These factors, combined with a worldwide leveling off of yields after the many advances of the last 40 years, put owners of quality farmland into excellent position to benefit financially in the long-term.

While outside investors continue to be bullish about quality farmland, others emphasize the need use caution before jumping headfirst into the farmland market. While land values have risen dramatically over the last decade, they are set to level off as commodity prices do the same.

Purdue University Extension agriculture economist Craig Dobbins says, “The next couple of years for farmland values are going to be a little less certain than the last few years have been. Commodity prices have come down significantly in the last year, so these large returns we’ve kind of become accustomed to for the last few years have now shrunk.The probability of short-term farmland values staying flat or seeing a small decrease is much bigger than the probability that we’re going to see another double-digit increase.”

While farmland continues to be a solid way to invest your capital for the long-run, it’s important to evaluate your financial situation carefully before buying land in 2015.

Are you considering buying land, or do you have concerns about the value of your farmland going forward? Contact UFARM—we’re happy to talk with you about your land asset. UFARM offers a full range of Nebraska land management services, including real estate sales, rural property appraisals, consultations and crop insurance. UFARM has operated in Nebraska since the early 1930’s. Contact us today!

 

Sources consulted: Murphy, Richard McGill. “The best long-term real estate investment: Farmland.” CNBC.com. CNBC. 24 Mar. 2014. Web. 16 Dec. 2014. Stewart, Jennifer. “Farmland value shift signals need for cautious purchasing.” Purdue University News. Purdue University. 13 Feb. 2014. Web. 16 Dec. 2014.

Effects Of Lower Grain Prices On Nebraska Land Values

Land ValuesAs farmers across the state are becoming reacquainted with their combines, and are bringing in high yields, they are also dealing with lower grain prices. With grain prices heading south, it’s no surprise that Nebraska land values are being similarly affected. Nebraska farmland values remain strong, but a slow down is beginning to show. Non-irrigated farmland in the Nebraska rose 3.7 percent from a year earlier, while irrigated farmland rose 2.3 percent.

Farmers are beginning to feel the pinch of smaller profit margins and this will eventually be reflected in land prices. According to an index from ag bankers, second quarter farm income fell to a reading of 80, down from 100 from 2010 to the middle of last year. According to the survey, “Farm income remained well below year-ago levels due to falling crop prices and poor winter wheat yields. With summer rains easing drought conditions, the potential for record crop production this fall could keep prices low and shrink profit margins further.”

Grain prices continue to be a worry and farmers and market analysts are anxiously anticipating Friday’s next WASDE report from the USDA to further gauge grain futures. While the outlook doesn’t look great, all is not total doom and gloom. Besides farmers who sold some of their 2014 crop above today’s market prices, federally subsidized crop insurance and new programs in the latest Farm Bill will provide safety nets and perhaps allay the fears of many producers.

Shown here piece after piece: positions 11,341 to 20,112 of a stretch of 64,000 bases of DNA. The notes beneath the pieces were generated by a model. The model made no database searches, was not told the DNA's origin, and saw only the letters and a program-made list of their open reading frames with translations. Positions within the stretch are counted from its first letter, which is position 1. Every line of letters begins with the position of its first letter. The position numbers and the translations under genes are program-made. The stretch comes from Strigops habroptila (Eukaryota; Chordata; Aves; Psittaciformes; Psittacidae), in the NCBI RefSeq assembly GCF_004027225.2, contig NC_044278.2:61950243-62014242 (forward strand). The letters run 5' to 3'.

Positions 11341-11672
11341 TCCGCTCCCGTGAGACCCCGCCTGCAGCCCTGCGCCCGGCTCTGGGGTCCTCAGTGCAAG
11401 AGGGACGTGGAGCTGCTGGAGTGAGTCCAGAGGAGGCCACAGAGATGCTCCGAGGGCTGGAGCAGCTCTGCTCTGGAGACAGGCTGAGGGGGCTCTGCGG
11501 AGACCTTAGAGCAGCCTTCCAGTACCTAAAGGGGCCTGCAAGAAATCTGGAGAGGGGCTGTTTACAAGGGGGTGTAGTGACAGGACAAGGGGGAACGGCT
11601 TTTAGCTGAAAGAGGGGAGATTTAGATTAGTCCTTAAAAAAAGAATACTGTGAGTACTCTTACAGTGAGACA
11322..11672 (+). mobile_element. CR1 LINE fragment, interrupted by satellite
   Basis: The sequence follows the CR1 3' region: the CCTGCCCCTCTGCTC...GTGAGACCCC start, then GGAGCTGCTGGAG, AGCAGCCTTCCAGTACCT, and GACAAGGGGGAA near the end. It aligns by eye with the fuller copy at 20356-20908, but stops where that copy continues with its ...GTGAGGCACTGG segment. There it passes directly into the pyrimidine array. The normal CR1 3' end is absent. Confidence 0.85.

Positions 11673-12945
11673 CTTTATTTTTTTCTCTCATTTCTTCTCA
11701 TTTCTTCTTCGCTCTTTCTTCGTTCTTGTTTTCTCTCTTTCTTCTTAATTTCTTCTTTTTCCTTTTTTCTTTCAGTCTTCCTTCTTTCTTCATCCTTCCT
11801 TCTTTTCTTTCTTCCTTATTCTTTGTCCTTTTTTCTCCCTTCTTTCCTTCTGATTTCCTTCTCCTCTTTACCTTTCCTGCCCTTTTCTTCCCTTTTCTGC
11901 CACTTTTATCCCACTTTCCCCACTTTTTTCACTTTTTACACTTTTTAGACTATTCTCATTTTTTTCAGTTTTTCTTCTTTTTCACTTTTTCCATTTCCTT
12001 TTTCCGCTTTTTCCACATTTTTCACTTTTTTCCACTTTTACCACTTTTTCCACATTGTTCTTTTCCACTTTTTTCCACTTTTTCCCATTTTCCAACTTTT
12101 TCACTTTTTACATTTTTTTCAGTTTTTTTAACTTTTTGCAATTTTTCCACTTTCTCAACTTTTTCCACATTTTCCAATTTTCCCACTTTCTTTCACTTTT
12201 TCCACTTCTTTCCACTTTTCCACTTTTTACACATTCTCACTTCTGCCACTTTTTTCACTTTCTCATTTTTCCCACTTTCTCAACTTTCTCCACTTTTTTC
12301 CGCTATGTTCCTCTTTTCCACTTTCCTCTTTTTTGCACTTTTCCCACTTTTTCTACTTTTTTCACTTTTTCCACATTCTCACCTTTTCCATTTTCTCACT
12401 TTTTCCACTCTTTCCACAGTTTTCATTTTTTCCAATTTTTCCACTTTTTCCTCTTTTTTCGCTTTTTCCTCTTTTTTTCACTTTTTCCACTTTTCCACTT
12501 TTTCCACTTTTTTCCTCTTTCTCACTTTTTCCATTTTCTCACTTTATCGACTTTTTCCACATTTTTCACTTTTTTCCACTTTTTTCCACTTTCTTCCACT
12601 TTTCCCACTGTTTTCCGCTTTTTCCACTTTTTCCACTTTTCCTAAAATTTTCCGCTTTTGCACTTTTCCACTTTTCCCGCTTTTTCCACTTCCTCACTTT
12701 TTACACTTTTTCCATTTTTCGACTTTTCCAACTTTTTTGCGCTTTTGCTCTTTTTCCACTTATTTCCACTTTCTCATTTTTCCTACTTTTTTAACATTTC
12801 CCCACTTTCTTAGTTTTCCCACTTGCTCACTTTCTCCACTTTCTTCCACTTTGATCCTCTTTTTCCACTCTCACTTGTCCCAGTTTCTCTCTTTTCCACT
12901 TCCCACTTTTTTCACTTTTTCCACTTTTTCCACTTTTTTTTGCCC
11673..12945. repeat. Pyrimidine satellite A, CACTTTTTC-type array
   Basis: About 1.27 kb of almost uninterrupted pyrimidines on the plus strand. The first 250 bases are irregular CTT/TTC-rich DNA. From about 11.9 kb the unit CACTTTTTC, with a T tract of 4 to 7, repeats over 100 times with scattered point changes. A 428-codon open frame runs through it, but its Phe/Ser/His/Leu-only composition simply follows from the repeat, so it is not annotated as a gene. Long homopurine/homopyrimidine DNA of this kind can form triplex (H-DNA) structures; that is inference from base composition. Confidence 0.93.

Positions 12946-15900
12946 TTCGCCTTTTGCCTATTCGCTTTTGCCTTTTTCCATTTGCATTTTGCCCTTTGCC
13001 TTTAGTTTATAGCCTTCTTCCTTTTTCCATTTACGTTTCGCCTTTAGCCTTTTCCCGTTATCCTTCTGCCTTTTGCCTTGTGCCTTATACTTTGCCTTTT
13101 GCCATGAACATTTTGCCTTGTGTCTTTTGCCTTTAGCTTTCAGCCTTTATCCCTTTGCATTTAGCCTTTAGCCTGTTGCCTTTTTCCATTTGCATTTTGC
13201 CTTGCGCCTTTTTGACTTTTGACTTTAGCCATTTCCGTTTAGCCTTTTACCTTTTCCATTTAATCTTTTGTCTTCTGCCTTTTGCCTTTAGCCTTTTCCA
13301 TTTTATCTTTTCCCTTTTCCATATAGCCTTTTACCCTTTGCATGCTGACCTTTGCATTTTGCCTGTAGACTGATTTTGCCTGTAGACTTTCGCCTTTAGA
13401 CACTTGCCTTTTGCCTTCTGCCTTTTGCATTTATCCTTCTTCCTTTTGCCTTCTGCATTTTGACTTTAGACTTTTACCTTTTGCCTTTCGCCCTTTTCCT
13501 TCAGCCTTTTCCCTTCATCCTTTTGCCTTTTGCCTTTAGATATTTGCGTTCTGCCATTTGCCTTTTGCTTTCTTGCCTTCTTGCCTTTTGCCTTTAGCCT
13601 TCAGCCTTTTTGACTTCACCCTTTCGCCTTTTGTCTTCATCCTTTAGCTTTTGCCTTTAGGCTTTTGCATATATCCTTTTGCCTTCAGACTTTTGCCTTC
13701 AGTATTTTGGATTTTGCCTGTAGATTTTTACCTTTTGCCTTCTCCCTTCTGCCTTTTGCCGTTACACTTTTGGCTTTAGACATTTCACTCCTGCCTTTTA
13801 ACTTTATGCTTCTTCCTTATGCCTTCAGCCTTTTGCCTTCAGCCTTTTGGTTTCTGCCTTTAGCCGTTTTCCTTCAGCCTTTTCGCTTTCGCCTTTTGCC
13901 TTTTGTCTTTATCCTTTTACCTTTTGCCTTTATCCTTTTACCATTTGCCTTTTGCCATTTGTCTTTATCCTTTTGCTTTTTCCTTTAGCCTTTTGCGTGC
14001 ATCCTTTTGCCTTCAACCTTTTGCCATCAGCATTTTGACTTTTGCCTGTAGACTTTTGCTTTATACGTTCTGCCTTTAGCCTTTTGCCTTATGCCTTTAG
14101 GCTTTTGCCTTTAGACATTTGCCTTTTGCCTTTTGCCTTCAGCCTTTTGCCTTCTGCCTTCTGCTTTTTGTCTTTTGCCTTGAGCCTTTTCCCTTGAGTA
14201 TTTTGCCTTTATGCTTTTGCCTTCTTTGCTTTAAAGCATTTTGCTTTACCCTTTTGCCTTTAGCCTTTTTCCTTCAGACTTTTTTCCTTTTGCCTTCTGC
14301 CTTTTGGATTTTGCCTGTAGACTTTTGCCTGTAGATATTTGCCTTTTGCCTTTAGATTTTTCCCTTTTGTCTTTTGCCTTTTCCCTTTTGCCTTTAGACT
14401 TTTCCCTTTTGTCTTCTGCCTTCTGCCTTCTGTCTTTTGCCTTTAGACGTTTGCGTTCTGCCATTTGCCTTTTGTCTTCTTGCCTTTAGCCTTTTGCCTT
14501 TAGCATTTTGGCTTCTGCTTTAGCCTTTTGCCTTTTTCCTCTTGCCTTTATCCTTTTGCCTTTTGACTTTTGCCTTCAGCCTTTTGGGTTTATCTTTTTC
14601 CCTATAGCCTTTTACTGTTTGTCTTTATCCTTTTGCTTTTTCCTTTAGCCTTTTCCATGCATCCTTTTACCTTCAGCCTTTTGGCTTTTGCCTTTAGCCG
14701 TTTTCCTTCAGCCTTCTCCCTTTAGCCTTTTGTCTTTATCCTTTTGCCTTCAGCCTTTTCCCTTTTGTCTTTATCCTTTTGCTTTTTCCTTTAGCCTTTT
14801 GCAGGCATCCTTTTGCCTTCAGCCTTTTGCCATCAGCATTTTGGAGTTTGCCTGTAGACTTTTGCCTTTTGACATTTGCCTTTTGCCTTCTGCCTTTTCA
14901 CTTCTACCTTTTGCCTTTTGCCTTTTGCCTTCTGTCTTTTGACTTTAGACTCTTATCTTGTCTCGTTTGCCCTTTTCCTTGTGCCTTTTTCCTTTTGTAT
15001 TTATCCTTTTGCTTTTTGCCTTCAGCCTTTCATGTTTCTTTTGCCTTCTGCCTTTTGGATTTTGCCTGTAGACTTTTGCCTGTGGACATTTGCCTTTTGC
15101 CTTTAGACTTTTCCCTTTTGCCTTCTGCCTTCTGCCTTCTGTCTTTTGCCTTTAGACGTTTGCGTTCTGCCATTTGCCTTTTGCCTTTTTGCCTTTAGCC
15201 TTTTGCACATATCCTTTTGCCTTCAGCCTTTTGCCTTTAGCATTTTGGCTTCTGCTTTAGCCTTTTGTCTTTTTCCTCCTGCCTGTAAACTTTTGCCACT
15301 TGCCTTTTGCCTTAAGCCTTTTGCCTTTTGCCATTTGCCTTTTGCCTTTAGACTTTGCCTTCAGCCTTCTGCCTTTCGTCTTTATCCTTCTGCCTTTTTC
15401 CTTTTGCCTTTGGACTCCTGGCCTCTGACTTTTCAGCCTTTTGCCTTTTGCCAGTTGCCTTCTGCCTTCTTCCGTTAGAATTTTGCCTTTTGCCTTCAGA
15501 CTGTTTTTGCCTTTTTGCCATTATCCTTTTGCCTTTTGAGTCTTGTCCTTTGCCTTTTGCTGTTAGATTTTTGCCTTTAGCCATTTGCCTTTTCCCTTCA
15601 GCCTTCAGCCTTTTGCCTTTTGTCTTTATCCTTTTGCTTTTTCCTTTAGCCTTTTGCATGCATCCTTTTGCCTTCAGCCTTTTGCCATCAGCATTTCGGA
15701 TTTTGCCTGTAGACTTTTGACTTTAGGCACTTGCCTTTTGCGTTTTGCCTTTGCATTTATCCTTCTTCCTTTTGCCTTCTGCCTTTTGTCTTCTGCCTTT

Despite these safety nets, however, farmers and landowners undoubtedly face challenges. Experts expect the agricultural sector to enter a downward cycle, though it’s unclear if this will be a multi-year issue or not. Interest rates may see an increase as well in the near future, also undoubtedly at the forefront of many farmers’ minds.
In addition to these challenges, farmers face tough decisions about when to sell their grain. However, according to Ainsworth West Plains Bank president Michael Kreycik, farmers should be able to absorb a few years of low prices and even losses. He says, “I think our loan customers are in a better position now than they were in 1980 to absorb a higher rate of interest and softening of land prices.” A key factor for many farmers and landowners will be if interest rates begin to rise—if so, that could pose a problem for many.

At any rate, this could be a test for the 2014 Farm Bill’s safety nets, as some economists are predicting substantial payments under the new law to grain farmers this year.

Do you have concerns about changing land values? Are you looking for ways to protect your land investment? Contact a UFARM land manager—they’ll help you make the right decisions.
United Farm and Ranch Management (UFARM) is a Nebraska-based company devoted to meeting landowners’ needs. UFARM offers a full range of Nebraska land management services, including real estate sales, rural property appraisals, consultations and crop insurance. UFARM has operated in Nebraska since the early 1930’s. Contact Us.

Sources consulted: Hubbard, Russell. “Fed Survey: Lower Grain Prices Limit NE Farmland Values.” Omaha.com Money. 15 Aug. 2014. Web. 06 Oct. 2014.; Jordon, Steve. “With No Sign of Increased Demand, Farmers Battle Falling Corn Prices.” Omaha.com Money. 03 Aug. 2014. Web. 06 Oct. 2014.